Searching for a value in a Binary Search Tree

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Finding a value in a BST can be done iteratively or recursively in an elegant and efficient manner on average because of the properties of a BST.

A Tree data structure is commonly used to represent hierarchical data. A tree can have up to n child nodes, where in a Binary Tree the maximum number of children is two. Building on this, a Binary Search Tree has the following properties:

  1. All of the nodes in the left subtree must be strictly less than the root node.
  2. All of the nodes in the right subtree must be greater than or equal to the root node.

Example BST:

/ \
2 6
/ \ / \
1 3 5 8

Since we will be searching for a value in Binary Search Tree, I thought the above information would be useful if your not familiar with trees, binary trees, and BST's.

Searching in a BST

Given we are provided a BST, searching for a value can be done in O(log(N)) time and O(log(N)) space on average because at each root node we can compare the value to our target value and eliminate half of the tree each time. Using the following BST shown below with a search target of 13:

/ \
10 21
/ \ / \
5 13 16 35

The first step to begin searching for the target value of 13 would be to compare our search value to the root node as we traverse the tree. Since were searching for 13, we would check if the target is less than the root nodes value of 18 i.e. if (target < root->val), and if true we can eliminate the right subtree and only traverse the left subtree because all values in the right subtree are greater than or equal to the root node meaning its not possible for a value less than the root to exist in the right subtree. Repeating this same logic for check if we traverse the right subtree i.e. else if (target >= root->val), if the target is gte to the root value we will eliminate the left subtree and only traverse the right subtree as all values in the left subtree are strictly less than the root node. Repeating this process throughout the traversal until we find the search target or don't find it which will result in NULL

This algorithm on average will eliminate half of the tree at each step, resulting in a logarithmic runtime of O(log(N)) and O(N) in the worst case. Assuming nodes in the tree have the following structure:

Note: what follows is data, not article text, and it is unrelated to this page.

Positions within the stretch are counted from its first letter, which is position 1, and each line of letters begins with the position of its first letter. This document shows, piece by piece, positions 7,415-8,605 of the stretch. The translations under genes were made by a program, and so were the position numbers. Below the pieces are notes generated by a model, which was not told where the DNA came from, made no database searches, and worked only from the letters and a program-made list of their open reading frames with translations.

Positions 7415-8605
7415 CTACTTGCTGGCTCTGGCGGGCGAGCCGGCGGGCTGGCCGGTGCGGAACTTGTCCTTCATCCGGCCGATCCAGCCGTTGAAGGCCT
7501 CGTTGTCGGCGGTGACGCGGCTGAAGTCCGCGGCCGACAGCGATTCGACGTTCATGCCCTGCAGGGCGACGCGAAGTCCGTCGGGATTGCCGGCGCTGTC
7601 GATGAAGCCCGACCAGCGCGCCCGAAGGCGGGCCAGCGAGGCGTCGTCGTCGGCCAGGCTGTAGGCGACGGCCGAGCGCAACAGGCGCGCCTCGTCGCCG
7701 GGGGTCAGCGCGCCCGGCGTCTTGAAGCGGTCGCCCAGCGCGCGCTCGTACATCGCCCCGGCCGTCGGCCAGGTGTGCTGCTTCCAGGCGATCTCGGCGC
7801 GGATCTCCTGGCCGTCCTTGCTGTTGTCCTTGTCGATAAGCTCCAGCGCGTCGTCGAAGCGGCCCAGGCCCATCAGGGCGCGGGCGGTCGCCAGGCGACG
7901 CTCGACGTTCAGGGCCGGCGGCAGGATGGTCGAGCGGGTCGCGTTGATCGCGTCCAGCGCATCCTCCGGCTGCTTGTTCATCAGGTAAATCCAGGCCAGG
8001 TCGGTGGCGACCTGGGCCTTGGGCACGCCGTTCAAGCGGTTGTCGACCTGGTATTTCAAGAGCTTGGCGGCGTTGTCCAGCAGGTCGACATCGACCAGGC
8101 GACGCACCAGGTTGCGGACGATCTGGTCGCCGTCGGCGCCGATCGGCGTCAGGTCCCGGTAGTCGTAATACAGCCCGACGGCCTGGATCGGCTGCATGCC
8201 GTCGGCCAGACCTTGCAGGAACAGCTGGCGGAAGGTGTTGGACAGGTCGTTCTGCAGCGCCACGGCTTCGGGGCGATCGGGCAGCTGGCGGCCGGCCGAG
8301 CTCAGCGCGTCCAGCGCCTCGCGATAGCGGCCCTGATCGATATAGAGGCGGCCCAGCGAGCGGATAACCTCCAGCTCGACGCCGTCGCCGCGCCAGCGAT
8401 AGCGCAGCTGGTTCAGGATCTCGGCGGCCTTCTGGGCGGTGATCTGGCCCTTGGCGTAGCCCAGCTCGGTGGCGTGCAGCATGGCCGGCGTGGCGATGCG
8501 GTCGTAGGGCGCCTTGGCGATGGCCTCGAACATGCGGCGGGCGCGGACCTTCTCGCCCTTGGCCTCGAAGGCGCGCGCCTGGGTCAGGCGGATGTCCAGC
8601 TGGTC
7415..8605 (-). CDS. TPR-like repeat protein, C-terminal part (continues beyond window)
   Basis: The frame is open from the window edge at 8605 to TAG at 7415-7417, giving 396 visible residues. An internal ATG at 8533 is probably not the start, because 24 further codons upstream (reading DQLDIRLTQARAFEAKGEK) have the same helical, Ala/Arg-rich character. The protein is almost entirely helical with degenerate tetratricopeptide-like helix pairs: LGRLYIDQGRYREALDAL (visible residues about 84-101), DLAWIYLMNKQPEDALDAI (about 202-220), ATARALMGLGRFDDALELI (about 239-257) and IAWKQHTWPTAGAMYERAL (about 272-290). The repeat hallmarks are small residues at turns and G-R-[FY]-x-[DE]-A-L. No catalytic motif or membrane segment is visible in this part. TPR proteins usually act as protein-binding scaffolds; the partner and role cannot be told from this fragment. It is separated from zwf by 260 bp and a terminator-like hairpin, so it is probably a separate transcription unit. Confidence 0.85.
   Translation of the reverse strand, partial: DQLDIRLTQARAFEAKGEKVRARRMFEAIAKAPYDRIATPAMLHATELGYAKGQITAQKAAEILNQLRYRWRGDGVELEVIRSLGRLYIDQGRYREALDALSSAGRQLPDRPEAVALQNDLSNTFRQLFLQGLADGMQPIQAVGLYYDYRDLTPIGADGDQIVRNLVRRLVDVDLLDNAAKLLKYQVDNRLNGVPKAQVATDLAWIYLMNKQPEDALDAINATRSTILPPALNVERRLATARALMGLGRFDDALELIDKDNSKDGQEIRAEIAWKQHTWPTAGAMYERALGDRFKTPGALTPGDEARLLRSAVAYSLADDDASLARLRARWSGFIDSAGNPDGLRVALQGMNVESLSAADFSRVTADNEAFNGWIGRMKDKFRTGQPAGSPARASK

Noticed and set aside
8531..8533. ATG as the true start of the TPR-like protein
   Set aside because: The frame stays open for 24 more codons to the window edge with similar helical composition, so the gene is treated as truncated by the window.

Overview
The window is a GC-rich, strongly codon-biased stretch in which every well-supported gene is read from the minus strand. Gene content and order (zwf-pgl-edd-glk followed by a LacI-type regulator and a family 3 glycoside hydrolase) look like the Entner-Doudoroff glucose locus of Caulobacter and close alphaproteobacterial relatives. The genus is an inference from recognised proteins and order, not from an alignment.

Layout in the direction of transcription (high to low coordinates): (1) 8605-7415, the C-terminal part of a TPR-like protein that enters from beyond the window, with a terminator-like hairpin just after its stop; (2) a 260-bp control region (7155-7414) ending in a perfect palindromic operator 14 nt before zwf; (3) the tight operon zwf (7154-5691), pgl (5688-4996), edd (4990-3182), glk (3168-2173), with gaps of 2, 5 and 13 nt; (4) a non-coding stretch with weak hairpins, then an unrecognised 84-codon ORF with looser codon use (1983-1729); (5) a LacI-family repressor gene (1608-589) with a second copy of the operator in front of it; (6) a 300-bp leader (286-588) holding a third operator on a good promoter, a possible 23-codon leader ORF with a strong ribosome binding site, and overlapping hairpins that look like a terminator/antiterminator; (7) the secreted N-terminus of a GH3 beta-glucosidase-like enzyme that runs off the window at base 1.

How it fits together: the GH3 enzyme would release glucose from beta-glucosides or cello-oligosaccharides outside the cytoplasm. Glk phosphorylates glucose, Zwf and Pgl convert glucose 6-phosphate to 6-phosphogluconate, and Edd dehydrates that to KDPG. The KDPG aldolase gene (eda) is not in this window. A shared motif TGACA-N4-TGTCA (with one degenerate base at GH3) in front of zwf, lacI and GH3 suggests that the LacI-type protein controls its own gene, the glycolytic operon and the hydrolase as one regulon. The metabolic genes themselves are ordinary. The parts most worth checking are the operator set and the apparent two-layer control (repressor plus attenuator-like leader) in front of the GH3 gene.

struct TreeNode {
int val;
TreeNode *left;
TreeNode *right;
TreeNode() : val(0), left(nullptr), right(nullptr) {}
TreeNode(int x) : val(x), left(nullptr), right(nullptr) {}


A Depth-first Search (DFS) algorithm to traverse the tree searching for a target value. This approach does add frames to the recursion stack which needs to be kept in mind when working with extremely large BSTs, as you need to make sure the frames on the stack don't result in a stack overflow. The iterative approach would be preferred for larger inputs as it runs in O(1) constant space and doesn't add calls to the recursion stack.

// Average: O(log(N)) time and O(log(N)) space
// Worst: O(N) time and O(N) space
TreeNode *searchBST(TreeNode *root, int target) {
return dfs(root, target);
TreeNode *dfs(TreeNode *root, int target) {
if (root == NULL || root->val == target) return root;
if (target < root->val) {
return dfs(root->left, target);
} else if (target >= root->val) {
return dfs(root->right, target);
return nullptr;


This approach is similiar to the recursive logic as it runs in O(log(N)) time, but we only consume constant O(1) space which might make this algorithm the preferred choice when working with extremely large inputs.

// Average: O(log(N)) time and O(1) space
// Worst: O(N) time and O(1) space
TreeNode *searchBST(TreeNode *root, int target) {
while (root != NULL && root->val != target) {
if (target < root->val) {
root = root->left;
} else if (target >= root->val) {
root = root->right;
return root;


For practice, have a look at 700. Search in a Binary Search Tree on LeetCode, and to better understand how we traverse the BST when searching for the target value, checkout Applied CS Skills - Binary Search Tree by the Google Students channel on YouTube.

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